Not to be confused with antinomy, a type of paradox.
51 tinantimonytellurium


Periodic Table - Extended Periodic Table
Name, Symbol, Number antimony, Sb, 51
Chemical series metalloids
Group, Period, Block 15, 5, p
Appearance silvery lustrous grey
Atomic mass 121.760(1) g/mol
Electron configuration [Kr] 4d10 5s2 5p3
Electrons per shell 2, 8, 18, 18, 5
Physical properties
Phase solid
Density (near r.t.) 6.697 g·cm−3
Liquid density at m.p. 6.53 g·cm−3
Melting point 903.78 K
(630.63 °C, 1167.13 °F)
Boiling point 1860 K
(1587 °C, 2889 °F)
Heat of fusion 19.79 kJ·mol−1
Heat of vaporization 193.43 kJ·mol−1
Heat capacity (25 °C) 25.23 J·mol−1·K−1
Vapor pressure
P/Pa 1 10 100 1 k 10 k 100 k
at T/K 807 876 1011 1219 1491 1858
Atomic properties
Crystal structure rhombohedral
Oxidation states −3, 3, 5
Electronegativity 2.05 (Pauling scale)
Ionization energies
1st: 834 kJ·mol−1
2nd: 1594.9 kJ·mol−1
3rd: 2440 kJ·mol−1
Atomic radius 145 pm
Atomic radius (calc.) 133 pm
Covalent radius 138 pm
Magnetic ordering no data
Electrical resistivity (20 °C) 417 nΩ·m
Thermal conductivity (300 K) 24.4 W·m−1·K−1
Thermal expansion (25 °C) 11.0 µm·m−1·K−1
Speed of sound (thin rod) (20 °C) 3420 m/s
Young's modulus 55 GPa
Shear modulus 20 GPa
Bulk modulus 42 GPa
Mohs hardness 3.0
Brinell hardness 294 MPa
CAS registry number 7440-36-0
Selected isotopes
Main article: Isotopes of antimony
iso NA half-life DM DE (MeV) DP
121Sb 57.36% Sb is stable with 70 neutrons
123Sb 42.64% Sb is stable with 72 neutrons
125Sb syn 2.7582 y Beta- 0.767 125Te

Antimony (IPA: /anˈtɪməni/) is a chemical element in the periodic table that has the symbol Sb (Latin: stibium, meaning "mark") and atomic number 51. A metalloid, antimony has four allotropic forms. The stable form of antimony is a blue-white metalloid. Yellow and black antimony are unstable non-metals. Antimony is used in flame-proofing, paints, ceramics, enamels, a wide variety of alloys, electronics, and rubber.



Notable characteristics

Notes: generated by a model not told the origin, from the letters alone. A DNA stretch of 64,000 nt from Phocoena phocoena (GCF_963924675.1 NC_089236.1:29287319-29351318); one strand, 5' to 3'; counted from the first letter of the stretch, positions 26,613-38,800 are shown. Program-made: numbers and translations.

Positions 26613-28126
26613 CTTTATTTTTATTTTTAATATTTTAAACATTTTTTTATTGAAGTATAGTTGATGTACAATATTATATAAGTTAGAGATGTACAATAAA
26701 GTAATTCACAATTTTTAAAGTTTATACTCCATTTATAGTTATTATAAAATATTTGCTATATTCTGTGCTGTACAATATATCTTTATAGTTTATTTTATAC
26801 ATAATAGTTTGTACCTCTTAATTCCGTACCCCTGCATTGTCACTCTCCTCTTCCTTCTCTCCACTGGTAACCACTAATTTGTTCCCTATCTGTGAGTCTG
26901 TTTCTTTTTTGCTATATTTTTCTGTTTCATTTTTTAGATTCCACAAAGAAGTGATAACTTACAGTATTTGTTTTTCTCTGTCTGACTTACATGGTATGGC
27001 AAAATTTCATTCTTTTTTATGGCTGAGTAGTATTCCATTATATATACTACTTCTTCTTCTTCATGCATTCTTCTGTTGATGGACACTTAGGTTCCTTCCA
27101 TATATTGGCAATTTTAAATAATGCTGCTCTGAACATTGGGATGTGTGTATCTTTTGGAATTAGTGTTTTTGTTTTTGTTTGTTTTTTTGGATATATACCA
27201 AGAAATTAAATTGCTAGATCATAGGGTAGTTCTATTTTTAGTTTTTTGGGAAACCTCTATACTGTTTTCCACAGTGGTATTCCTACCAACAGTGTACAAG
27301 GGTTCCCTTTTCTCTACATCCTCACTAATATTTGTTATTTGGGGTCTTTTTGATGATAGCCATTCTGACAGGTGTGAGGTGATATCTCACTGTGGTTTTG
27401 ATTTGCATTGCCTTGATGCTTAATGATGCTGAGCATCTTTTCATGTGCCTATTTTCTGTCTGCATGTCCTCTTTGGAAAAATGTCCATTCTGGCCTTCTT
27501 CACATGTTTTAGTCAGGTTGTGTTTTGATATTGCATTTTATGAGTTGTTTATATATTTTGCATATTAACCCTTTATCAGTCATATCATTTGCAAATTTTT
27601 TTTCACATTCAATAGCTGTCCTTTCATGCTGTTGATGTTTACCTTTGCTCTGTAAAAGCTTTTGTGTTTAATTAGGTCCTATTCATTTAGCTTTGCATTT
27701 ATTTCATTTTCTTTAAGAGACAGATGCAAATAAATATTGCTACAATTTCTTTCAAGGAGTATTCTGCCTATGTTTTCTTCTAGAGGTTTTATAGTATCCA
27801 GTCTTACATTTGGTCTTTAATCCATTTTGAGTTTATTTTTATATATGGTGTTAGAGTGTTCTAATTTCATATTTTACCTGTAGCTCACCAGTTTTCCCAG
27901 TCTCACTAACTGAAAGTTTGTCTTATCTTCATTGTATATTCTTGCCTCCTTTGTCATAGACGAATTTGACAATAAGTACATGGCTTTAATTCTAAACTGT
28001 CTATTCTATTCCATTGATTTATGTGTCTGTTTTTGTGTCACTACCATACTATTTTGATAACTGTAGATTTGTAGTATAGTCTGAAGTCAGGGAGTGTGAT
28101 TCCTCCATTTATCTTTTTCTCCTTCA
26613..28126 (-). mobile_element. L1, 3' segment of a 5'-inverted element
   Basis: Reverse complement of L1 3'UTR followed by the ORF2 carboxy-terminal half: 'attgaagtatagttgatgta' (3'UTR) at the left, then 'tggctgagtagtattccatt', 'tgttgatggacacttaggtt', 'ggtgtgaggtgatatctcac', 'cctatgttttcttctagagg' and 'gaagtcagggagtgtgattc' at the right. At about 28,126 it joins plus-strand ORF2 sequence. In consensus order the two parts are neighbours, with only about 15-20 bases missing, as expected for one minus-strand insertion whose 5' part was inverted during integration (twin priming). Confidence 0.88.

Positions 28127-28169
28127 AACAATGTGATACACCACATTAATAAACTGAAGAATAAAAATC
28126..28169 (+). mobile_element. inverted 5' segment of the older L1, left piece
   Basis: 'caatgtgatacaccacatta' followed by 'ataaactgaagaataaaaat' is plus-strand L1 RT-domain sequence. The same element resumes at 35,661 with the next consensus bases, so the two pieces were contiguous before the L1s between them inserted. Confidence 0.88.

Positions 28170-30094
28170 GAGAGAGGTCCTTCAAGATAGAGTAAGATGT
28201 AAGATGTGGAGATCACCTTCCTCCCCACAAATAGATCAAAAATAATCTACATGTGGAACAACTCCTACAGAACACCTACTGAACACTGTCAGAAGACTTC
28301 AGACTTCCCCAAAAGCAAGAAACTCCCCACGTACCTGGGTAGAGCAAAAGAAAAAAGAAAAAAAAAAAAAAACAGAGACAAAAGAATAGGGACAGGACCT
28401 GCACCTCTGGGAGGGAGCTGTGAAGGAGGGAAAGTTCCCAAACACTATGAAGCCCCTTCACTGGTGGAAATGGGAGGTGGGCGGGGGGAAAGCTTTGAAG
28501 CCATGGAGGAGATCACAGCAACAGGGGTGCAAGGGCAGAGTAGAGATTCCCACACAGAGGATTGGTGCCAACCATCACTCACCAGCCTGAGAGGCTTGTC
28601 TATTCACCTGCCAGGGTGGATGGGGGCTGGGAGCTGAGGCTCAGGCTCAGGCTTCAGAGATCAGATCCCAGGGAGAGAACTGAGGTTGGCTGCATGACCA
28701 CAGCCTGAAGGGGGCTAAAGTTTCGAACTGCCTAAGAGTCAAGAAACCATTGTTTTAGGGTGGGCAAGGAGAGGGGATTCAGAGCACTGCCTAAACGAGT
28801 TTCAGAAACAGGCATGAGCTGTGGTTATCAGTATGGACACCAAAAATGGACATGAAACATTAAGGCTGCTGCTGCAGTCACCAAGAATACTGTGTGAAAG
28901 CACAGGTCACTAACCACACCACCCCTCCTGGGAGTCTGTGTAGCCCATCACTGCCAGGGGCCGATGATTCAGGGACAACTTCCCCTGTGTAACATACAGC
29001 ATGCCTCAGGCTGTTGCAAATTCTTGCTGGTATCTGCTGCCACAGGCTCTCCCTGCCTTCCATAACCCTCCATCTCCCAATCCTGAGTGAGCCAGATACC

Antimony in its elemental form is a silvery white, brittle, fusible, crystalline solid that exhibits poor electrical and heat conductivity properties and vaporizes at low temperatures. A metalloid, antimony resembles a metal in its appearance and in many of its physical properties, but does not chemically react as a metal. It is also attacked by oxidizing acids and halogens. Antimony and some of its alloys are unusual in that they expand on cooling.

Estimates of the abundance of antimony in the Earth's crust range from 0.2 to 0.5 ppm. Antimony is geochemically categorized as a chalcophile, occurring with sulfur and the heavy metals lead, copper, and silver.



Antimony is increasingly being used in the semiconductor industry in the production of diodes, infrared detectors, and Hall-effect devices. As an alloy, this metalloid greatly increases lead's hardness and mechanical strength. The most important use of antimony is as a hardener in lead for storage batteries. Uses include:

Antimony compounds in the form of oxides, sulfides, sodium antimonate, and antimony trichloride are used in the making of flame-proofing compounds, ceramic enamels, glass, paints, and pottery. Antimony trioxide is the most important of the antimony compounds and is primarily used in flame-retardant formulations. These flame-retardant applications include such markets as children's clothing, toys, aircraft and automobile seat covers. Also, antimony sulfide is one of the ingredients of safety matches.

The natural sulfide of antimony, stibnite, was known and used in Biblical times as medicine and as a cosmetic. Stibnite is still used in some developing countries as medicine. Antimony has been used for the treatment of schistosomiasis. Antimony attaches itself to sulfur atoms in certain enzymes which are used by both the parasite and human host. Small doses can kill the parasite without causing damage to the patient. Antimony and its compounds are used in several veterinary preparations like Anthiomaline or Lithium antimony thiomalate, which is used as a skin conditioner in ruminants. Antimony has a nourishing or conditioning effect on keratinized tissues, at least in animals. Tartar emetic is another antimony preparation which is used as an anti-schistosomal drug. Treatments chiefly involving antimony have been called antimonials.

A coin made of antimony was issued in the[Keichow Province of China in 1931. The coins were not popular, being too soft and they wore quickly when in circulation. After the first issue no others were produced.


Etymology of the Name

The etymology of the name antimony has not been determined, and it has been a matter of much speculation for centuries, with all claims lacking proof. Reportedly, its first use in a text[1] (as antimonium) was in a text by Constantine the African, renowned for translating Arabic medical treatises into Latin. It should be understood that until at least the European Middle Ages, people knew of antimony's leading ore, stibnite (antimony III trisulfide, Sb2S3), but they were not aware that the free element, which was produced only rarely, was a substance distinct from other metals[2]. The pure metalloid was usually confused with lead. The sulfide was called stibi (στιβι) or stimmi in Ancient Greek, stibium in Latin ("stibium" was used by Pliny in 50 AD[3]). In Arabic, powdered stibnite is kuḥl (IPA [kuħl]), whence English kohl; but in time, ithmid (IPA [iθmid], where [θ] is pronounced as the 'th' in English "think") came to be used also.